Table of Contents
Meramec Mining Company, a joint venture by Bethlehem Steel Corporation and St. Joe Minerals Corporation, is engaged in the mining, concentrating, and pelletizing of iron ore from the Pea Ridge Mine located near Sullivan, Missouri, about 70 miles southwest of St. Louis.
Crusher and Conveyor System Layout
The heart of this system is a 42-inch gyratory crusher on the 2475-foot level. The manufacturer agreed to split the top shell, making it possible to lower such a large crusher down No. 1 shaft. This is fed by a 72-inch wide by 20-foot long reciprocating feeder which empties the ore pass system from the four Swedish-style dumps above. Liner wear in the reciprocating feeder is monitored from outside with an ultrasonic thickness tester, and replacement is scheduled according to this ultrasonically measured thickness. The crusher drops ore into a small surge bin and then onto a 60-inch wide by 16-foot long vibrating feeder with a 4-foot long grizzly end which in turn feeds the conveyor. Feed rate is monitored by the crusher operator via closed circuit TV.
The operator’s control room houses the main control panel which by means of push buttons, indicator lights, alarm panels, motor ammeters, and closed circuit television allows total monitoring of the system up to the tops of the ore bins. This control room also contains all of the 480-volt motor controls for the crushing station. Starting equipment for the 4160-volt crusher motor and conveyor drive is located separately from the control room for safety reasons.
The ore is either fed directly into No. 1 ore bin or onto a 105-foot long, 42-inch shuttle conveyor which then conveys the ore to No. 2 ore bin.
Decline Chosen to Develop Crusher Level
The shafts are 2500 feet deep, but to try to establish a new level from either of them meant an intolerable interruption in hoisting. It was therefore decided to drive a 15.8% decline from 2275-foot level to 2475-foot level.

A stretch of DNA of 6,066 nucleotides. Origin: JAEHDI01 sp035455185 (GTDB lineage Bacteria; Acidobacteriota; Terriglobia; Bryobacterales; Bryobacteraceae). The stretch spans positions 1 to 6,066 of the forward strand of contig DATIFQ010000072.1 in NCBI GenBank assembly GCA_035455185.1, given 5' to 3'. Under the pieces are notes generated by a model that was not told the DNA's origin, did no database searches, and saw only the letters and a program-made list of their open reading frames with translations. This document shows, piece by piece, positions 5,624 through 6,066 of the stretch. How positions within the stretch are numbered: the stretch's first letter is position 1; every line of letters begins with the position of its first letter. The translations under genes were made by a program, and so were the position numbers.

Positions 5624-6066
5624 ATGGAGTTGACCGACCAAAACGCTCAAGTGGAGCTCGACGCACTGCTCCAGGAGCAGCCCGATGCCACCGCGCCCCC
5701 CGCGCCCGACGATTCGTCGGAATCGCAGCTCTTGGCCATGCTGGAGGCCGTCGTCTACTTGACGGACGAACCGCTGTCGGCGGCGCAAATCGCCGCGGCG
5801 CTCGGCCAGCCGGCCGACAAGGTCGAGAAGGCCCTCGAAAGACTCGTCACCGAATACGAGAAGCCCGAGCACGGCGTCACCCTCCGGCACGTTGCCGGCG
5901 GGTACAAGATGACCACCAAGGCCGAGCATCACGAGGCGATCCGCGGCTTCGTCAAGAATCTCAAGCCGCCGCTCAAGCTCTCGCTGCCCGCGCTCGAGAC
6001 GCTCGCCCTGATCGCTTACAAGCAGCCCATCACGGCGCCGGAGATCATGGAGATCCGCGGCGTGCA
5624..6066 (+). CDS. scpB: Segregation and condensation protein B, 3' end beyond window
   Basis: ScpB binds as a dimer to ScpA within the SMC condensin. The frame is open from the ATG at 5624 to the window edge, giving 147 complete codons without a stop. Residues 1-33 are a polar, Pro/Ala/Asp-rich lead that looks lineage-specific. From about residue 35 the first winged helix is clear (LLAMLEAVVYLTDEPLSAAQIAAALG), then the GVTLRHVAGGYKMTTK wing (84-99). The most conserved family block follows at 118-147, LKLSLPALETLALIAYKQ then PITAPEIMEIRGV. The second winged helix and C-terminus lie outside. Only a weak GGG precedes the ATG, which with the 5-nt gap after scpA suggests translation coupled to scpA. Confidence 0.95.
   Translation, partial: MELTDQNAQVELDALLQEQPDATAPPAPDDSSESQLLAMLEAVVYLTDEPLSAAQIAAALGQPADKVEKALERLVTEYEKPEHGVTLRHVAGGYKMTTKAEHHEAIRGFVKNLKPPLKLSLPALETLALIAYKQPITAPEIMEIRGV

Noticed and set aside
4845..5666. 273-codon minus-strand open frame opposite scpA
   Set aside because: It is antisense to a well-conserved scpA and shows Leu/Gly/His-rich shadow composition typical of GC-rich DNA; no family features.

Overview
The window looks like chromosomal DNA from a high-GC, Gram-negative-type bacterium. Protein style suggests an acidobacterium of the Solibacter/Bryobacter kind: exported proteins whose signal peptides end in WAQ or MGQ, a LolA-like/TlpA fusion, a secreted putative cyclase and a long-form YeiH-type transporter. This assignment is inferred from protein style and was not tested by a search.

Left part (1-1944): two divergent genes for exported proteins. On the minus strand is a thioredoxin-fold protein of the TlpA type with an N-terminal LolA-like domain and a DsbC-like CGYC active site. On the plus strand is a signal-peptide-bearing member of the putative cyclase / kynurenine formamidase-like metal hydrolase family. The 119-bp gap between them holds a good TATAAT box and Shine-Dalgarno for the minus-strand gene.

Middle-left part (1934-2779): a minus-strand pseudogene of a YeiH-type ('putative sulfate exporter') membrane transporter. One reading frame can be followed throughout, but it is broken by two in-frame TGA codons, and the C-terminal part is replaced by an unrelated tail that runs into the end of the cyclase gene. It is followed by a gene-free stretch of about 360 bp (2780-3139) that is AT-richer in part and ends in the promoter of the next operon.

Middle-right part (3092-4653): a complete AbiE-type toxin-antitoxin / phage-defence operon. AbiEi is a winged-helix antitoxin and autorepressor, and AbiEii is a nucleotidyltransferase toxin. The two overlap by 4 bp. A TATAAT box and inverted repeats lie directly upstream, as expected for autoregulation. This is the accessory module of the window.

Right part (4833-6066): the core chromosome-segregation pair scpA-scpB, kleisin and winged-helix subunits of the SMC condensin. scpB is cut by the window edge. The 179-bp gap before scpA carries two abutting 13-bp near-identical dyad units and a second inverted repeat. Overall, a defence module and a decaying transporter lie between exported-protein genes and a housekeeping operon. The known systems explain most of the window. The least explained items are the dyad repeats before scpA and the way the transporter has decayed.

Since the eventual mucking vehicle was to be a 5-yard LHD unit and because it was desired to accommodate any vehicle that might use it in the future, the size of the decline was set at 12 feet high by 15 feet wide. Drifting was started with three-man crews using three jackleg drills, a crawler-mounted overshot loader and two 1-yard 3-wheeled diesel trucks.
With bolting and pumping times considered, the average 8-foot round took 1. 3 shifts. This time increased as the face moved away from the waste dump. In August, 1966 a 5-yard LHD unit replaced the overshot loader and trucks (one truck was retained for drilling). Mean mucking time was reduced to 1 hour 10 minutes from 2 hours 35 minutes. Tramming distance at that time was almost 900 feet and mucking time continued to increase arithmetically as the decline advanced. In September, a three-boom jumbo on a diesel-powered carrier supplanted the jackleg drills.
Longhole Methods of Excavating
In April, 1968 the primary objectives the crushing station and the crushed ore bin sites were reached and excavation began. The dimensions of the crushing station were determined at 20 feet wide by 27 feet 9 inches high by 102 feet long. In order to excavate the station, one end was slotted and the width was entirely overcut to permit excavation by longhole drilling. Blasting was done with AN/FO. Fragmentation was good and overbreak was minimal, requiring only routine scaling and bolting to secure the walls. The chamber in the floor of the crushing station which would contain the crusher was cut with longholes utilizing a longhole or “drop” raise as the cut. A 21-foot diameter cylinder with a 14-foot wide by 17-foot 8-inch long “tail” was undercut by the conveyor drift below.
The ore bins, each 28 feet in diameter and 90 feet deep, were cut in much the same manner as the crusher chamber. Undercutting the bins reduced the depth of hole required to 73 feet. To achieve a smoothwall effect, 2-¼- inch diameter holes were spaced 3 feet apart around the periphery of the bins.